Is it a good deal?
In a new study, researchers write that drinking one bottle of wine (750ml) increases the risk of developing cancer by the equivalent of 10 cigarettes a week for women and five for men.
By now, the world is largely aware of the health downsides of smoking. Alcohol, however, continues to thrive as society consistently downplays its negative health effects. Meanwhile, the potential benefits of some drinks like red wine, which don't even come close to counterbalancing the drawbacks, are greatly exaggerated -- because let's face it: deep down, we all hope that alcohol isn't that bad.
The problem is that it kind of is.
Thankfully, scientists are well aware of this issue.
"In contrast to our knowledge about the number of cancers attributed to smoking, the number of cancers attributed to alcohol is poorly understood by the public," a new study published in BMC Public Health Reads.
There's no such thing as a "safe" level of drinking when it comes to health risks. Even moderate drinking can increase health hazards, researchers warn.
Each year, the harmful use of alcohol kills approximately 3.3 million people -- corresponding to 5.9% of all deaths globally. Furthermore, alcohol was the leading cause of death among 15-49-year-olds worldwide in 2016. But that can be hard to understand in personal terms. How much does a glass of wine matter to me?
Well, researchers have a solid approximation: cancer-wise, it's about as bad as 10 cigarettes if you're a woman, and 5 if you're a man. While alcohol is not exactly as bad as smoking, it's a good indication of just how bad moderate drinking can be.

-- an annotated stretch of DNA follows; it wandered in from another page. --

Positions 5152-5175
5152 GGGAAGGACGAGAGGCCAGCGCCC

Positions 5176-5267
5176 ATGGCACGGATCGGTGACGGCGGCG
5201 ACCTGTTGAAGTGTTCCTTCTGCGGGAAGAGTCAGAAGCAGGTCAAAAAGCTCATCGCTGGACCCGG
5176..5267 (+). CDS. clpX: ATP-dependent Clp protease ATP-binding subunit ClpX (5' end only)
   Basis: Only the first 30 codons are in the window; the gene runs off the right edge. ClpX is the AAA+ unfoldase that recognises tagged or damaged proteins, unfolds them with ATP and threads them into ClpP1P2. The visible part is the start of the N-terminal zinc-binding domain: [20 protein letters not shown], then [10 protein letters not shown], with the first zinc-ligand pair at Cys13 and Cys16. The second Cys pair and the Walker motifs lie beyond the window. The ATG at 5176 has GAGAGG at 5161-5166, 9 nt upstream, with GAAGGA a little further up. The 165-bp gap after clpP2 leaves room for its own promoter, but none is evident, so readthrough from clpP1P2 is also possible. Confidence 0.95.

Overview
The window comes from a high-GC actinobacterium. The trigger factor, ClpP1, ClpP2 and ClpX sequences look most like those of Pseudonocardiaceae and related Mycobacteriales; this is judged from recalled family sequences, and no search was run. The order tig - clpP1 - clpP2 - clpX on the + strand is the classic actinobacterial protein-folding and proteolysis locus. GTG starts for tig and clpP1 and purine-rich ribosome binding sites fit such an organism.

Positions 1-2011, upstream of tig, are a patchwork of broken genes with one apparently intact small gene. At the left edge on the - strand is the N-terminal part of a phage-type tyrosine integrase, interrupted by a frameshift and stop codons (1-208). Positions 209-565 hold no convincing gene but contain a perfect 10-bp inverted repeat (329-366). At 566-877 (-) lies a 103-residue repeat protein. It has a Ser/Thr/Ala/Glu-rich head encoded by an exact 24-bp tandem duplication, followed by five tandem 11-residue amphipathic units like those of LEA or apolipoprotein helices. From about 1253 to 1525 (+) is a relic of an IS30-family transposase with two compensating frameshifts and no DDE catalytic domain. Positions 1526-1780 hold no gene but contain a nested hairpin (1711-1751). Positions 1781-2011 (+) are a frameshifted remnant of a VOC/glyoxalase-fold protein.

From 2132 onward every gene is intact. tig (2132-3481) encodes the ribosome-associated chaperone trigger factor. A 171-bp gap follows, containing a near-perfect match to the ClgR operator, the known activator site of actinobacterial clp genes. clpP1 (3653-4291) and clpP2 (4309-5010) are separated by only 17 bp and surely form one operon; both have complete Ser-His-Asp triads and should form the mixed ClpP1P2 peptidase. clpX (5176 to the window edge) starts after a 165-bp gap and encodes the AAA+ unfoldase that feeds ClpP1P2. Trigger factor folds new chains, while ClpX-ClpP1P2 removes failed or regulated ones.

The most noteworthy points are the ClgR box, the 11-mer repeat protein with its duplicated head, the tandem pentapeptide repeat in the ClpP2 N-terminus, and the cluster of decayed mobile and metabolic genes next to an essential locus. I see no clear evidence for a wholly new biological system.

"The aim of this study was to estimate the increase in absolute risk of developing cancer as a result of drinking moderate levels of alcohol in men and women, and compare this to the increase in absolute risk of developing cancer secondary to smoking. In essence, we aim to answer the question: ‘Purely in terms of cancer risk - how many cigarettes are there in a bottle of wine’?"
Researchers calculated that if 1,000 non-smoking men and 1,000 non-smoking women each drank one bottle of wine a week, an estimated 10 men and 14 women would develop cancer due to alcohol consumption. The most likely cancers were breast cancer for women and gastrointestinal and liver cancer for men.
Of course, the picture is very nuanced, and this study only looked at cancer risk -- ignoring cardiovascular problems, which are more common in smokers than drinkers. But it's a very good approximation, and one that's easy to keep in mind when you're having that extra glass.